Moody’s Japan announced this week that it has raised its rating on Sony’s credit to Baa3, one step up from “junk.” This is the first time that Sony’s credit has been determined to be “investment grade” in years and reflects the company’s improved financial performance.
But Moody’s had even more good news for Sony. Read on…
Moody’s Investor Services has a sliding scale that it uses to rate the status of credit standing of companies. This is mostly used to determine the interest rate these companies must pay to those investors who buy their bonds – a key fund raising tool. The lower the credit standing of the bond issuer (the company), the riskier the investment in their bonds – and the higher the interest needs to be to motivate investors and compensate them for their greater risk.
In Jaunary 2014, Moody’s dropped Sony’s rating to below investment grade – a rating commonly referred to as “junk.” Receiving such a rating causes a significant increase in the company’s borrowing costs, as the interest required to sell junk bonds can be particularly onerous.
Even Better: The Outlook
However, as good as this news is for Sony, the reality is that a rating just one step above junk, is not a particularly good rating either. But the rating is just one element that bond buyers look at. Also important is what as know as the outlook that Moody’s has determined as part of their rating process.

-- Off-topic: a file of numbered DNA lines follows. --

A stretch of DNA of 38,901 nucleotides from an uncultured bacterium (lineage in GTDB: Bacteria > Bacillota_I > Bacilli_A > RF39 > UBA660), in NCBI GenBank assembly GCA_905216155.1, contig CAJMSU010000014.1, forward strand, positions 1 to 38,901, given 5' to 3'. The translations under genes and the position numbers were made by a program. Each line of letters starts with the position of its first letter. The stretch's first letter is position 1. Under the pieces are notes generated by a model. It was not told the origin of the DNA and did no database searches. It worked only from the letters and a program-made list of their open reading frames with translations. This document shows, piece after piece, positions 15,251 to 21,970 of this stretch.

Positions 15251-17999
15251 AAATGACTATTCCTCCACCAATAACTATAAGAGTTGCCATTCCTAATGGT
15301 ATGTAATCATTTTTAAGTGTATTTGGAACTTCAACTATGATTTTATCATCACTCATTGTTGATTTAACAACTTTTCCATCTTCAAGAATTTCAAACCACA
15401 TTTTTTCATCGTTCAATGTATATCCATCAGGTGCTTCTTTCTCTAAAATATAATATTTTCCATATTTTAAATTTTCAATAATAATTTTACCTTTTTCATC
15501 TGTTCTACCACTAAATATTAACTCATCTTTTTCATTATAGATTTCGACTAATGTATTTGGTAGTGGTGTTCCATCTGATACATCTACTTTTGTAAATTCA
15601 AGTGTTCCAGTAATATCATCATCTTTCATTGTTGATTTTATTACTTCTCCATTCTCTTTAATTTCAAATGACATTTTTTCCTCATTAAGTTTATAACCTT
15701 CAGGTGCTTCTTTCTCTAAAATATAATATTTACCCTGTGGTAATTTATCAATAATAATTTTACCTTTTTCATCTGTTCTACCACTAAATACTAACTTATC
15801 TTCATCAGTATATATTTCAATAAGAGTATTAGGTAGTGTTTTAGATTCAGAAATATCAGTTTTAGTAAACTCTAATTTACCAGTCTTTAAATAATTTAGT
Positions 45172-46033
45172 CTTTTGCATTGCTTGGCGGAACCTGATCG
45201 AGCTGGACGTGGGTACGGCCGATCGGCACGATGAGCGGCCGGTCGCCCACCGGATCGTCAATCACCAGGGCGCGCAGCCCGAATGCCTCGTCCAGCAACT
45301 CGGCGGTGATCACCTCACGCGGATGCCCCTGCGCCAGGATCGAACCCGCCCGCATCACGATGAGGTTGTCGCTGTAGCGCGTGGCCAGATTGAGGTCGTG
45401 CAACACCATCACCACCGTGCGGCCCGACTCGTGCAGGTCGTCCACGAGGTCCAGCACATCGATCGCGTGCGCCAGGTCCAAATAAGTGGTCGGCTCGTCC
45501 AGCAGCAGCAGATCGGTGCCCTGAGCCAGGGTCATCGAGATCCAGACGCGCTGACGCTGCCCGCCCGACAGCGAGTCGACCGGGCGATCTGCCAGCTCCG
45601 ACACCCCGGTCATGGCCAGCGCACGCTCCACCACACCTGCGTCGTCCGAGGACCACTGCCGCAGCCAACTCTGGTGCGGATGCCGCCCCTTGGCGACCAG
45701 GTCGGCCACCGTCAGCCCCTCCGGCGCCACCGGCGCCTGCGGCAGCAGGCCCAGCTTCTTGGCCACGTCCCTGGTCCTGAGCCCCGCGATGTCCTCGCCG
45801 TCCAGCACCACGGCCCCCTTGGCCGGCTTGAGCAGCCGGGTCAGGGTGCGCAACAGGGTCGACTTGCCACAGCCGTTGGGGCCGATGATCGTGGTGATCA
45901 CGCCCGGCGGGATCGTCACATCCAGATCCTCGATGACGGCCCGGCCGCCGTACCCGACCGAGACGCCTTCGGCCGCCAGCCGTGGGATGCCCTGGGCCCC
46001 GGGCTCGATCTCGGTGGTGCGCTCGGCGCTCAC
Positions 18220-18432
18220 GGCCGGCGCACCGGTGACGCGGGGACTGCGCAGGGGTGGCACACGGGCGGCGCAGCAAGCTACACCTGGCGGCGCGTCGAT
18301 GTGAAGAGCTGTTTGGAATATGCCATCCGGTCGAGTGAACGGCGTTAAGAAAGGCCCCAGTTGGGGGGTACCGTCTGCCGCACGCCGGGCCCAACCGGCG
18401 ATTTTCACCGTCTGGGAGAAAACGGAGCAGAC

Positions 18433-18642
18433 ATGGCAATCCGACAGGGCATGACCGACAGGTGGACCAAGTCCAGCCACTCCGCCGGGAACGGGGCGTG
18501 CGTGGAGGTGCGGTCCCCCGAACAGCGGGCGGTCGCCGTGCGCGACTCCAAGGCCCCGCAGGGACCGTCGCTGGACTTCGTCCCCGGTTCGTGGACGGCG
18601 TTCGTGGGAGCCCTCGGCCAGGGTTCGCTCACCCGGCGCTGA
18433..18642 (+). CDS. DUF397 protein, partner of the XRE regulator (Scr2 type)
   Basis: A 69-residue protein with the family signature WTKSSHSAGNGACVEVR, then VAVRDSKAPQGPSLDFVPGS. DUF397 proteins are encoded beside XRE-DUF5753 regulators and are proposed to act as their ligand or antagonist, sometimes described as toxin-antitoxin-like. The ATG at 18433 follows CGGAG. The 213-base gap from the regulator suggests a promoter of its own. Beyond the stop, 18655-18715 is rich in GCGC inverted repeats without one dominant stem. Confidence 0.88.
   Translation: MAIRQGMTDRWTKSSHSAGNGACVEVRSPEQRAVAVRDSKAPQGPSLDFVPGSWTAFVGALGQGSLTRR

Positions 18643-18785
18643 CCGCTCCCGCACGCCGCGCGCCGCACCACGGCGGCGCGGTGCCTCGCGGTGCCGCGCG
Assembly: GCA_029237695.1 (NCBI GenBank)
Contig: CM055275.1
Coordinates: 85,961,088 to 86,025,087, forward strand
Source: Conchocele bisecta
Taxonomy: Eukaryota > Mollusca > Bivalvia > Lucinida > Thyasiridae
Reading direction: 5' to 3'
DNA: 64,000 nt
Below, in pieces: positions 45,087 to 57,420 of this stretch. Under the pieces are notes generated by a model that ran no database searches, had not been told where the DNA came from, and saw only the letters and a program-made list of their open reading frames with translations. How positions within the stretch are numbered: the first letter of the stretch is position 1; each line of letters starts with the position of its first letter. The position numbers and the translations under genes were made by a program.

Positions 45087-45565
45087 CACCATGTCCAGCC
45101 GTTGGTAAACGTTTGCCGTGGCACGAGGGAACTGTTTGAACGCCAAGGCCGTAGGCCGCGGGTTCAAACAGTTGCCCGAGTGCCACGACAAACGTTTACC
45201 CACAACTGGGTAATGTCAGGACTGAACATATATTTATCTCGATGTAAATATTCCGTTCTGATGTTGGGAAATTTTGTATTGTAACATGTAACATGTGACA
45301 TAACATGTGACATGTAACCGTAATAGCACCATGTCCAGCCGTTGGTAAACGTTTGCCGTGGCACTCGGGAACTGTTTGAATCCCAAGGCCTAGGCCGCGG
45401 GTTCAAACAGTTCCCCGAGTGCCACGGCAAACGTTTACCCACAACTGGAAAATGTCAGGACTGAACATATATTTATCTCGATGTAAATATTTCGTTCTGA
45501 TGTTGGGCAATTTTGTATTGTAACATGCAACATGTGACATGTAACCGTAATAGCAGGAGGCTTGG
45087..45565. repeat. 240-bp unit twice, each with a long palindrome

In this case, Moody’s did Sony a solid and said that the outlook for Sony was “stable” and that the company should be “able to maintain an appropriate financial performance for its investment grade rating [and] an expectation that the Game & Network Services segment will continue to improve and [generage] stable earnings.”
Some Negatives, and Some Caution, But Mostly Good
“The positive rating action which reverts Sony’s rating to investment grade, reflects principally that the company’s financial profile has been dramatically reparired,” Masako Kuwahara, Moody’s vice president and senior analyst said in a press release announcing the decision.
The agency noted a couple of possible negative issues – including the impact of the Kumamoto earthquake, and an impairment charge related to writing off its battery business – both of which they considered “one-off factors” with minimal long term impact, but negative nontheless. It also served notice that “downward pressure” could emerge if certain fundamentals – i.e. profitability, cash flow, and leverage deteriorates…and if Sony’s non-financial services segments fail to maintain operating profits.”